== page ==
So far this year, two people in rural communities have died as a result of tick bites.
Experts say this year, like so many years over the past decade, ticks are a growing problem – something rural residents need to be on the lookout for.
According to Tim McDermott, with Ohio State University Extension, the number of tick species that can cause illness, as well as the number of ticks in general, has been increasing every year for the past decade.
“Generally, I go into every year thinking it’s going to be a big year for ticks because we have usually seen ticks expand into new host ranges over time,” he said in an interview. “I never assume it’s going to be an easy year for ticks.”
Part of the increase is attributable to climate change, he said. Warmer climates are causing tick habitats to expand, meaning tick populations expand as well.
“They take advantage of what they can take advantage of to move to new spaces,” he said. “So now, every year going forward has the potential to be bad, and you should go into each tick season thinking about how you can keep you and your family tick-safe.”
The number of species that are medically important is expanding too, he said. About 20 years ago, he said, there was only one tick species, the deer tick, in Ohio that could potentially make you sick.
“We have five now and they can be active all year round,” he said. “So, when we used to talk about how April through September would be the season where ticks would be the most active, now you can still encounter a tick in December or January.”
And those ticks aren’t just relegated to the woods anymore, he said.
“There’s a myth that ticks just exist in the woods because ticks can exist in pretty much any habitat,” he said. “Some ticks like the American dog tick or the Gulf Coast tick, which we now have in Ohio, would be able to exist in a little more open habitat like a pasture, or hay field, or a meadow or even your backyard lawn.”
The percentage of those ticks carrying diseases is also increasing, he said.
According to the Centers for Disease Control and Prevention (CDC), ticks not only carry Lyme Disease, but can carry Rocky Mountain Spotted Fever, and other viruses that can make humans ill.
Statistics from the Minnesota Department of Health (MDH) showed that the largest concentration of Lyme disease occurs in 14 states in the U.S., and that they are grouped regionally – in the Northeast and upper Midwest regions (Minnesota, Michigan, Wisconsin) of the country. In 2017, Minnesota reported 25.2 cases per 100,000 people compared to the national case rate of 9.1 cases per 100,000 people.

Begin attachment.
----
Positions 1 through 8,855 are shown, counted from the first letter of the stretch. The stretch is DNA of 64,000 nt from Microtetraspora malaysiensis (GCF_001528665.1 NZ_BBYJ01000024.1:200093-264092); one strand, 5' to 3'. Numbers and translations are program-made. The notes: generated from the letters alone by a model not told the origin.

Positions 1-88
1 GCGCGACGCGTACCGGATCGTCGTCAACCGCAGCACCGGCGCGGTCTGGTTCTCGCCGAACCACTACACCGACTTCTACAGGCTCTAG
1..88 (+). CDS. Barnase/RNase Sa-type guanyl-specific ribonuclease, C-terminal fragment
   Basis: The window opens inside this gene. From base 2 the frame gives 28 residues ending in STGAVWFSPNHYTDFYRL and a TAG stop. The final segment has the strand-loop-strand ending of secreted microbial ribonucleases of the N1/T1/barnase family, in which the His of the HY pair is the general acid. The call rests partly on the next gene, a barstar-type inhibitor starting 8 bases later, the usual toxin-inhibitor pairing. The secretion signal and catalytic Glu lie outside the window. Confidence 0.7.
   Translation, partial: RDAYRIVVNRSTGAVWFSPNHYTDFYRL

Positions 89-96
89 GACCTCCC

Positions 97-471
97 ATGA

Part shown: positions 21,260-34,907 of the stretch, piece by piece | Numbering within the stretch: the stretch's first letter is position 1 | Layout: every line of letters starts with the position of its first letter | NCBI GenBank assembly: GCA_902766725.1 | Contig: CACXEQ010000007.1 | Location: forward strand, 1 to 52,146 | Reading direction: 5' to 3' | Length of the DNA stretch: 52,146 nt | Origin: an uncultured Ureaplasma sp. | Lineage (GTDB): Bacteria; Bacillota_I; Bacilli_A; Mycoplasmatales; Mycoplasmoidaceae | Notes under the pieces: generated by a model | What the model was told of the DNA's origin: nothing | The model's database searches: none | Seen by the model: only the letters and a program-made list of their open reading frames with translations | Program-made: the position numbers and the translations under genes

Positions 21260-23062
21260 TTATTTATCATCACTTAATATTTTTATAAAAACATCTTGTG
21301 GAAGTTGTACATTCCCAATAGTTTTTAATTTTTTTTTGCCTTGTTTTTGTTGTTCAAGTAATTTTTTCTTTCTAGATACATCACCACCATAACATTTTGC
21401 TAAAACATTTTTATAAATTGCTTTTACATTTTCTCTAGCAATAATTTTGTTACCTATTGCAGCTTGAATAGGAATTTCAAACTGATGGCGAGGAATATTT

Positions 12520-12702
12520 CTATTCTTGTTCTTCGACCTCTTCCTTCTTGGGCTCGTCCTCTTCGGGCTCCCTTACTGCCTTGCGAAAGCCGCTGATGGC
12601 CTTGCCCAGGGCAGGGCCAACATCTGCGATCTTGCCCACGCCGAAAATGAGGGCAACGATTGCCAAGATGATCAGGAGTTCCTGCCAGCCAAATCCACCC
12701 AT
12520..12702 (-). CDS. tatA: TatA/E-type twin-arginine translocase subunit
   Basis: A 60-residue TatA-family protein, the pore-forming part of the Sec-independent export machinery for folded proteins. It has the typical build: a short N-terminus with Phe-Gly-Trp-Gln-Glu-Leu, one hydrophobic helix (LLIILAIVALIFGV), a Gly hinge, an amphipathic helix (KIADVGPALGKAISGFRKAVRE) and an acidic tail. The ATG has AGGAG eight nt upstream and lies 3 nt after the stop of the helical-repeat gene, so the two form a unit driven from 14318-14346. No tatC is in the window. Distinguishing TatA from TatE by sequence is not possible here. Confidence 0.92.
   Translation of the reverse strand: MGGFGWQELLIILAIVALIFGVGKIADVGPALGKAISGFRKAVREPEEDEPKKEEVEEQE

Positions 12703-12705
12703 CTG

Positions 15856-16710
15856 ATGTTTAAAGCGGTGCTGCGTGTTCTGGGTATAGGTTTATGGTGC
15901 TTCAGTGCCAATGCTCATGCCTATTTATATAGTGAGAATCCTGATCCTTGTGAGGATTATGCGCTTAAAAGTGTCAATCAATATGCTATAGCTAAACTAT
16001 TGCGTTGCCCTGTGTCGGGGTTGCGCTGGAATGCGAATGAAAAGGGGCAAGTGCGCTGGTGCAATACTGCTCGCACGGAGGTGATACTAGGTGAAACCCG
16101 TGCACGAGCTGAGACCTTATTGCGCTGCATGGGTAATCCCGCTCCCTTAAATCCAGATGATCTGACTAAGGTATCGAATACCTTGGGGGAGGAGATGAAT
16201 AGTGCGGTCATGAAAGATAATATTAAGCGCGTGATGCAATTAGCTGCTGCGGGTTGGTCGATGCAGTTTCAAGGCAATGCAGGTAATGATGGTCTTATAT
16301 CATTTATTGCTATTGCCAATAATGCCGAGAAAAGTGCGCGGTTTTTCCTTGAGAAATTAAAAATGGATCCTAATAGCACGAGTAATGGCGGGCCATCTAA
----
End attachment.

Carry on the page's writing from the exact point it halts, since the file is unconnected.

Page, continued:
People most at risk of bites and infection are those outside in wooded, brushy areas, like outdoor enthusiasts and outdoor workers, the department said.
Annually, cases of all tick-borne diseases reported to the CDC more than doubled to more than 50,000 from 22,527 between 2004 and 2019. A paper in the CDC journal Emerging Infectious Diseases said the CDC’s numbers are likely vastly under-reported.
One rare tick-borne disease, Powassan virus, is becoming more common in recent years. Between 2016 and 2020, more than 130 cases of Powassan were reported across America, up from 44 cases reported between 2011 and 2015. Thought to be a contributing factor in the death of Sen. Kay Hagan (D-North Carolina), the Powassan virus is a potentially fatal virus that can cause lasting neurological effects.
According to the CDC, about 1 in 10 neuroinvasive cases of the Powassan virus are fatal, and about half of the survivors of these cases experience long-term neurological health impacts.
On June 8, the Connecticut Department of Public Health announced that a 90-year-old woman from New London County, in the southeast part of the state, died in May from the Powassan virus. The department said it was the second case of Powassan virus reported in the state this year. Between 2017 to 2021, the state reported 12 cases of Powassan, including three in 2021, the department said. Of those, two were fatal.
“This incident reminds us that residents need to take actions to prevent tick bites now through the late fall,” said DPH Commissioner Manisha Juthani, MD, said in a statement.
In April, the Maine Center for Disease Control and Prevention announced a Waldo County man had died because of the Powassan virus, which the department attributed to a tick bite. The department has identified 14 cases of Powassan since 2010. Nationally, about 25 cases of the Powassan virus are reported each year.
And in February, a park in rural Lawrence County, Pennsylvania, reported that 92% of the ticks tested in the park were positive for the Powassan virus. Between 2008 and 2017, most of the Powassan cases in the country were diagnosed in and around the Great Lakes region, indicating the ticks’ expansion.
McDermott said while the risk of tick bites is rising, and the number of ticks carrying diseases is high, there are ways to protect yourself. One way is properly managing tick habitats, through mowing and keeping your yard clear of brush, tall weeds, and grass. Another is to wear appropriate clothing – light-colored, long-sleeved shirts and long pants tucked into socks or boots – and to apply tick repellent on skin, clothing, and footwear.